Identifying Predictors of Age of Diagnosis for Latino Children with ASD in a U.S. Sample

Panel Presentation
Saturday, May 4, 2019: 10:55 AM
Room: 524 (Palais des congres de Montreal)
S. Vanegas1 and S. Magaña2, (1)School of Social Work, Texas State University, San Marcos, TX, (2)University of Texas, Austin, Austin, TX
Background: Data from research, administrative, and public health surveillance efforts finds significant disparities in Autism Spectrum Disorder (ASD) screening and diagnosis of Latino children. Barriers that have been reported by parents often include family-level (e.g., low-income/low-resources; Liptak et al., 2008), provider-level (e.g., Spanish-speaking providers, differential treatment by providers; Zuckerman et al., 2014, 2017), and systemic-level (e.g., complexity of diagnostic system, Magaña et al., 2013) factors that present as significant obstacles. However, little is known about specific demographic or service level factors that promote earlier diagnosis among Latino children.

Objectives: The objective of this study was to identify demographic and service-level factors associated with the age of diagnosis for Latino children with ASD in a U.S. sample.

Methods: Latino families of children with ASD or Developmental Disabilities (DD) were recruited as part of a study examining the validity of Spanish-language diagnostic assessment tools. Families were recruited through parent support groups and clinics in the Midwest region of the United States. All families completed demographic questionnaires, the Autism Diagnostic Interview-Revised, and provided access to medical records to confirm their child’s diagnosis and age of first diagnosis for their respective disorders. The final sample included 46 children (ASD n = 28; DD n = 18).

Results: Variables examined as possible predictors included child sex, maternal employment, maternal marital status, maternal education, household income, Spanish as home language, age of first concern, receipt of early intervention, and receipt of early childhood special education services. No group differences were found across all variables of interest. Linear regression analyses were then run separately for the ASD and for the DD groups to identify the demographic and service-level that accounted for variances in age of diagnosis. Results from a stepwise linear regression analysis found that receipt of early intervention (β = -.44) and age of first concern (β = 0.41) were significant predictors of the age of diagnosis for children with ASD, accounting for 52.7% of the variance in age of diagnosis, R2 = .53, F(2, 25) = 13.95, p < .001. Receiving early intervention was associated with a lower age of diagnosis, whereas the age of diagnosis increased when age of first concern increased. No significant factors emerged as predictive of age of diagnosis for children with DD.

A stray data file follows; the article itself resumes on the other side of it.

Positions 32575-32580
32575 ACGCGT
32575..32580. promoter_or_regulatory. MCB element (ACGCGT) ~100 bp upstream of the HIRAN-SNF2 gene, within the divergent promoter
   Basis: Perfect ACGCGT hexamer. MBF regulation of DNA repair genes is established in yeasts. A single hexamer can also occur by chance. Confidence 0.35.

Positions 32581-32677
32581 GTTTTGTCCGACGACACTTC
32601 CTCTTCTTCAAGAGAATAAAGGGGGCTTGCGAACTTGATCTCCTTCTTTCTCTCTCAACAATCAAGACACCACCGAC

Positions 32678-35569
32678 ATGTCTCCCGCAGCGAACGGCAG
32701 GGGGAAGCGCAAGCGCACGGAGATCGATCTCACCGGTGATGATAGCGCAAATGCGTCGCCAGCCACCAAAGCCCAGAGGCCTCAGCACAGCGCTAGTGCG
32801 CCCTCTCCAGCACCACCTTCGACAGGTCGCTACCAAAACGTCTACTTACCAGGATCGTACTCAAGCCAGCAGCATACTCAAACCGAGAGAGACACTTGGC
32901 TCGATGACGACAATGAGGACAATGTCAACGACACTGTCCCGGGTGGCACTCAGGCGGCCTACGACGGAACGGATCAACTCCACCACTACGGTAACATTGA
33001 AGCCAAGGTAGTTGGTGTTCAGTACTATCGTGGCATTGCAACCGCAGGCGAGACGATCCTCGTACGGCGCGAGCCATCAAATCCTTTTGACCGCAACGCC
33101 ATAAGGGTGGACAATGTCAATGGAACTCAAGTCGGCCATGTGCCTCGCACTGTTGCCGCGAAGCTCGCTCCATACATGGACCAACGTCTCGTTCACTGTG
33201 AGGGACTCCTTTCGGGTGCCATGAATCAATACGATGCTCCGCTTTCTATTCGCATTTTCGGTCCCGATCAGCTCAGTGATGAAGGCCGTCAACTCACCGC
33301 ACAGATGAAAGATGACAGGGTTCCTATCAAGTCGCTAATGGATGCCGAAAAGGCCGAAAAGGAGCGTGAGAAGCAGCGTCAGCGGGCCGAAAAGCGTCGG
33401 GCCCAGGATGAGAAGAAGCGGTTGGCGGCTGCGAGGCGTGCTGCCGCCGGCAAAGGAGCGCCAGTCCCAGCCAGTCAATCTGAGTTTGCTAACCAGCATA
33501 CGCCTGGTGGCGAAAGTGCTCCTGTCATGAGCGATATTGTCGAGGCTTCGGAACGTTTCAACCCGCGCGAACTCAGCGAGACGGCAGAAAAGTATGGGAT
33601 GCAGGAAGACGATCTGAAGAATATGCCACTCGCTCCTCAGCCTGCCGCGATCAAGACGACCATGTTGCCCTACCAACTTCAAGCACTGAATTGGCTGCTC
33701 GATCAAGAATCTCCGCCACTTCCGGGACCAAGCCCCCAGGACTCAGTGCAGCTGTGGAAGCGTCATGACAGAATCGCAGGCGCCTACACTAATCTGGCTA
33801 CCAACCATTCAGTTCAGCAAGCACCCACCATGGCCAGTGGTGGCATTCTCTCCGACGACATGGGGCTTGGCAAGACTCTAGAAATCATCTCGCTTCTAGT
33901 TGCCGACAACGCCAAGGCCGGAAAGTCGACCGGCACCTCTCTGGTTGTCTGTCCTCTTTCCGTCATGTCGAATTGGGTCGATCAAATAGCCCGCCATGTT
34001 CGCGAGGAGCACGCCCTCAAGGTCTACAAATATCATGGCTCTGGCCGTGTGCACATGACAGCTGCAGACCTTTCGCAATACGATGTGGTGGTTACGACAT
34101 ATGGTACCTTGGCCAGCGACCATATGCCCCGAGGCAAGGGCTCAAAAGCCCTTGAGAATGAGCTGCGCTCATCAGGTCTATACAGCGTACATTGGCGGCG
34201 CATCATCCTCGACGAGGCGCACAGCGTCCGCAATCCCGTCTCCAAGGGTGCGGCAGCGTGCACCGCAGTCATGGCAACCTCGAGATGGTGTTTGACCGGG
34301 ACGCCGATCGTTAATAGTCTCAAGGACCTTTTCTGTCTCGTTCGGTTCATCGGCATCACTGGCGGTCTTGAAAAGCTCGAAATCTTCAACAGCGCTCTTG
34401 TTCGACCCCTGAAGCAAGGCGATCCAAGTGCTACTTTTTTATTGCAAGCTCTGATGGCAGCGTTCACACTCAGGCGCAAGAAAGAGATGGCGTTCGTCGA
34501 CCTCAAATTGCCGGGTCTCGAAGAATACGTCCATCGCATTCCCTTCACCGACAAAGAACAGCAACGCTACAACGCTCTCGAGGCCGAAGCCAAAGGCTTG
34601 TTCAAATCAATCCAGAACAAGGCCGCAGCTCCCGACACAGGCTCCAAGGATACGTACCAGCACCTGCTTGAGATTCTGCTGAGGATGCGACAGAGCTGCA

Conclusions: In this study we examined demographic and service-level factors that could affect the age of diagnosis among Latino children with ASD. Overall, receiving early intervention and the child’s age when parents were first concerned were significantly associated with the age of diagnosis. These findings suggest that early diagnosis of Latino children with ASD can be facilitated through early entry into the early intervention system. This can be due to early access to professionals who are knowledgeable about ASD and can therefore assist families with referrals for diagnostic evaluations and can assist families in navigating the complex educational and health care systems. This research has significant implications for improving the early identification of Latino children with ASD.